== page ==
Asutosh Mookerjee, J.
1. The subject-matter of the litigation which has culminated in this appeal is a parcel of land in the town of Dacca temple erected thereon, two idols installed therein, together with ornaments and other articles appurtenant there to. The first plaintiff is Ananda Chandra Chakravarti, a member of the legal profession, practising at Dacca, and he has commenced this litigation, on his own behalf and also as shebait of the two idols, Rudra Nath and Mahamaya, images of god Siva and goddess Durga espectively) who are joined as co-plaintiffs. The first defendant, Brajananda Saraswati claims to be the mohant of the Bura Siva temple and Asthan, an ancient religious foundation situated in the town of Dacca n the immediate neighbourhood of the disputed temple. The second defendant Rudra Tridandi Trijuralinga Swami is alleged by the plaintiff to be the real mohunt of the Bura Siva temple) who resides at Swamibag in the town of Dacca. The third and fourth defendants are epresentatives of the estate of the late Iswar Chandra Ghosh, sometime Government Pleader at Dacca. The fifth defendant, Birendra Chandra Chaudhuri, is said to be a priest acting tinder the direction of the first defendant. The case for the plaintiff is that the disputed temple, known as the Anandamayi temple, was erected by him on land obtained by way of gift from Iswar Chandra Ghosh, that the idols were established by him, and that he peacefully exercised his rights as founder shebait till the time of the Durga Puja of 1914 when the first defendant raised a dispute and obstructed him. He was, however, able to perform the Puja, as an order under Section 144 of the Criminal Procedure Code was made by the authority. out proceedings were instituted shortly afterwards under Section 145 of the Criminal Procedure Code, which resulted infonly, having been merged in a decree.an order made on the 2nd March 1915, in favour of the first defendant. The plaintiff accordingly institute d the present suit on the 18th September 1916 to establish and enforce his rights in respect of the Anandamayi temple and the idols Rudra Nath and Mahamaya. The first defendant alone contested the claim the second defendant, so far as can be gathered from the record, lent his support to the plaintiff. The contesting defendant urged that the site of the temple was land comprised within the ambit of the Bura Siva temple arid Asthan and was at no time the property of Iswar Chandra Ghose, the donor of the plaintiff. He further alleged that the plaintiff had no right in respect of the disputed temple and the idols installed therein, except such as is possessed by every member of the public. The Subordinate Judge has come to the conclusion that the site of the temple did not belong to Iswar Chandra Ghose, but was comprised in the Bura Siva temple and Asthan. He has also disbelieved the story of verbal gift by Iswar Chandra Ghose in favour of the plaintiff. He has found, however, that the Anandamayi temple was in fact erected by the plaintiff and that the idols were established by him. But in the opinion of the Subordinate Judge, this Goes not confer on the plaintiff any special rights distinct from those enjoyed by the members of the public in general. In this view, the Subordinate Judge has dismissed the suit. This is the decision assailed in the present appeal.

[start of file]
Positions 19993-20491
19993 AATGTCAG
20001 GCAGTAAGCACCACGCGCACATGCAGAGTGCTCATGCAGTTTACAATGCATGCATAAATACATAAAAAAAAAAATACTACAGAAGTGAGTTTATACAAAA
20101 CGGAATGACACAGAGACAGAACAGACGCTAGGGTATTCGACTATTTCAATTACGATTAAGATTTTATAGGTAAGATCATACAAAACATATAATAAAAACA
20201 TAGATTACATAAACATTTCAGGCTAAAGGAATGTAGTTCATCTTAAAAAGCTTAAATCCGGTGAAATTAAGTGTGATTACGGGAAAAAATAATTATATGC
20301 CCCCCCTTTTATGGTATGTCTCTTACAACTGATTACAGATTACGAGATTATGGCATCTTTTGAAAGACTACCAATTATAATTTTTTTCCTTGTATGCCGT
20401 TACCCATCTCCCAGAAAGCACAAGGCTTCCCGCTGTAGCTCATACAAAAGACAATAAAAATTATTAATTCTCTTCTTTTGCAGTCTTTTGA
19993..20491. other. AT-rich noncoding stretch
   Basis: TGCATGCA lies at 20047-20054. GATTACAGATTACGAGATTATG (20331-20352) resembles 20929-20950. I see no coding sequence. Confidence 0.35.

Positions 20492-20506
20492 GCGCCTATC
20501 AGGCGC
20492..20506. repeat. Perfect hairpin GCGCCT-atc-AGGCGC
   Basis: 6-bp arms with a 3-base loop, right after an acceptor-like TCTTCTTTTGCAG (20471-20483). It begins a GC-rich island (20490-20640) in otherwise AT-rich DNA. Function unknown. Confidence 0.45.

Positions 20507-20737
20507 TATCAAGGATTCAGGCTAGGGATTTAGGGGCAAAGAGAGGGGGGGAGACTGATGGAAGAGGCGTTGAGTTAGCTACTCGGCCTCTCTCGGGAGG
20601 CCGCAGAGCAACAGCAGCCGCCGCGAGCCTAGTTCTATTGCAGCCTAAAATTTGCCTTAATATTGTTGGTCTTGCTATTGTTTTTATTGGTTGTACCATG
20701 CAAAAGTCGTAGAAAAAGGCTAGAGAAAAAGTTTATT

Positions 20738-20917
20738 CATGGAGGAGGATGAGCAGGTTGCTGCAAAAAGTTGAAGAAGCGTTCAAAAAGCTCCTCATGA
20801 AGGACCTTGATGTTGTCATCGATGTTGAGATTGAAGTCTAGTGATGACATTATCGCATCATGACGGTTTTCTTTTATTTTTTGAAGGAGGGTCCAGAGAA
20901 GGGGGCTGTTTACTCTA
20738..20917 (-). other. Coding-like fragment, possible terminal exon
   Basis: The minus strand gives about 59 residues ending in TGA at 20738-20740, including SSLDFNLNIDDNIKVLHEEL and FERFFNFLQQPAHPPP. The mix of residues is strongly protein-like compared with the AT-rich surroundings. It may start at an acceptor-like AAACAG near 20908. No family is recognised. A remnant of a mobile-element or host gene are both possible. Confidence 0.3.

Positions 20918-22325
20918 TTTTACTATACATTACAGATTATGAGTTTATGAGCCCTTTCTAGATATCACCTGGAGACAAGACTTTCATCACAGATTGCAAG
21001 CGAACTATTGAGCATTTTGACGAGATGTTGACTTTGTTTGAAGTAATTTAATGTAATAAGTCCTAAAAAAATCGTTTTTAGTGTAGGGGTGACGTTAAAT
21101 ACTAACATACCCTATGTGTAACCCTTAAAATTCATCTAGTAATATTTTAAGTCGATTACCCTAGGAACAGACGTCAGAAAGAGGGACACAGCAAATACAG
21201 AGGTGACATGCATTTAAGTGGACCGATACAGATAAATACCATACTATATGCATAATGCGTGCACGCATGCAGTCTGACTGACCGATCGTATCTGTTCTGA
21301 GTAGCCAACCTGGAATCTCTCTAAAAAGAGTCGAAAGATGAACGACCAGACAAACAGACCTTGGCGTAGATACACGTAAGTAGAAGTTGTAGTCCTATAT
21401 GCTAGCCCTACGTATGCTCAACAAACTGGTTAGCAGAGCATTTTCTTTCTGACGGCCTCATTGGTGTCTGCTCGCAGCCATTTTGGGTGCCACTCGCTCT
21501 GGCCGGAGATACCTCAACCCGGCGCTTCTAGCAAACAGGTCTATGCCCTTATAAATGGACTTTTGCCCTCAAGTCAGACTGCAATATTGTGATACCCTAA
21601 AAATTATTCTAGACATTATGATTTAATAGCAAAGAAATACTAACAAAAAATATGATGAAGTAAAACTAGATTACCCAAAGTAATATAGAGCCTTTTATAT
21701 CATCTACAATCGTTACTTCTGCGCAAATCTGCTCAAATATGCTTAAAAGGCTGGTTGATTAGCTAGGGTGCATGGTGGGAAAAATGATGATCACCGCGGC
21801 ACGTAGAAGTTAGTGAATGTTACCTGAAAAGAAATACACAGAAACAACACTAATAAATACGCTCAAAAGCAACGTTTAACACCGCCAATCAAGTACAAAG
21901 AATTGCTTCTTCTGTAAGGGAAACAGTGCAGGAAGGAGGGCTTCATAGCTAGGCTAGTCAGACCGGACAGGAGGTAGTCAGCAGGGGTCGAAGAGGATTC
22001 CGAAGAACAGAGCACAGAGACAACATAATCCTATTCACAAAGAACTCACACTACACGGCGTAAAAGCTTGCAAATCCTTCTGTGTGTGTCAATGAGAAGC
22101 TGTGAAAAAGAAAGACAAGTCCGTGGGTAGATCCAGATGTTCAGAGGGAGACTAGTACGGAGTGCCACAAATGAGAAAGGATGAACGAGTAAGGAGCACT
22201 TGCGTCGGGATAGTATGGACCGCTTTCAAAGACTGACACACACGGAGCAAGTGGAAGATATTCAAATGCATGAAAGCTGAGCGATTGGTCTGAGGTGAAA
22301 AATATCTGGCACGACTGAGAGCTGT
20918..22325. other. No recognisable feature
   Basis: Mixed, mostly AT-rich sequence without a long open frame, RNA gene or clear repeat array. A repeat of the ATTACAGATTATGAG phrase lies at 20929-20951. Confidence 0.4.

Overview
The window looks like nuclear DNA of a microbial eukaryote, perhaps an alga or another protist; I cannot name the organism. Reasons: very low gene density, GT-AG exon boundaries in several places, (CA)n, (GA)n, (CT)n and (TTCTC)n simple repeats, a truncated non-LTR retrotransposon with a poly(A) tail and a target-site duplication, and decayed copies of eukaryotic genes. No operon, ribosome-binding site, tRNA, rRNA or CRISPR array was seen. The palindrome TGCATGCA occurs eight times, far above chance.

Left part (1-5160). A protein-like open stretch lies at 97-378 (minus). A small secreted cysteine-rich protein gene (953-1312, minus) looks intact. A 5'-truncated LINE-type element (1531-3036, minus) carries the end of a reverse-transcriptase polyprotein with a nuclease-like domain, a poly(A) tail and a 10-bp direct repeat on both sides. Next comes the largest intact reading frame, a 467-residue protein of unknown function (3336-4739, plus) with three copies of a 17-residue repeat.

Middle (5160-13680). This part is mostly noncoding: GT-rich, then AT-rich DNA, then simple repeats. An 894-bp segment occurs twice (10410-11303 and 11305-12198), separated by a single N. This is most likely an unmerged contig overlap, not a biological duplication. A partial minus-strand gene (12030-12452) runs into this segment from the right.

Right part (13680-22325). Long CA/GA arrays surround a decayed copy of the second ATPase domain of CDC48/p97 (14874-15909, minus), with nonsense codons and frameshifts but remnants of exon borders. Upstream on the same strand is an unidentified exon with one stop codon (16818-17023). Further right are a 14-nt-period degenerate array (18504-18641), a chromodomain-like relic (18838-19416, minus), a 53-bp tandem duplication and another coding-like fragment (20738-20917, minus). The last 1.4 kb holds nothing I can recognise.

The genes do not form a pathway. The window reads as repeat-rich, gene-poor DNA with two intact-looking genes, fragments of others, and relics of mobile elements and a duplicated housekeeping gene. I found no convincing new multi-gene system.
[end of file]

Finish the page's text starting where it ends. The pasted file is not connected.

2. As regards the original title to the site whereon the Anandamayi temple stands, we have scrutinised the entire evidence, which has been minutely discussed before us. On this part of the case, we are not prepared to dissent from the conclusion or the Subordinate Judge which is based on an accurate and exhaustive review of the evidence. The conveyances relied upon by the plaintiff contain boundaries which cannot be identified with precision, and these documents do not prove that the disputed land was owned by the predecessors-in-interest of Iswar Chandra Ghose. We cannot further overlook that there are difficulties in connection with the alleged gift by Iswar Chandra Ghose in favour of the plaintiff, which have not been satisfactorily removed. Even if it be assumed that the disputed land is covered by the conveyances, Iswar Chandra Ghose never acquired title to the entire property, whatever interest he acquired did not, so far as can be made out, exceed 17-24ths share. It is difficult to believe that the plaintiff, admittedly an orthodox Hindu, should have erected a temple on a. site the title whereof was in part at least involved in uncertainty. It is well settled that dedication vests the property in the idol, only when the founder has title. The ceremony divests the proprietorship of the temple from the builder and vests that the image which by process of notification has acquired existence as a juridical personage; for, as Vijnaneswara juts it, gift consists in the relinquishment of one's own right and the creation of the right of another. This is feasible only when tae dedicator has himself title, apart from this, the Subordinate Judge has rightly emphasised that a person in the position of the plaintiff was not likely to accept a gift without a deed or to erect a temple on land obtained by way of gift. On the other hand, we have the undoubted fact that the lands towards the west as also towards the east of the disputed temple site, belong to the Bura Siva temple and Asthan. This again renders it highly improbable that the intermediate parcel should have been the property of private idividuals. We must, consequently, accept the finding of the Subordinate Judge that the site of the Anandamayi temple forms part of the Bura Siva temple and Asthan. We have next to consider how and when the Anandamayi temple was erected and the idols installed therein.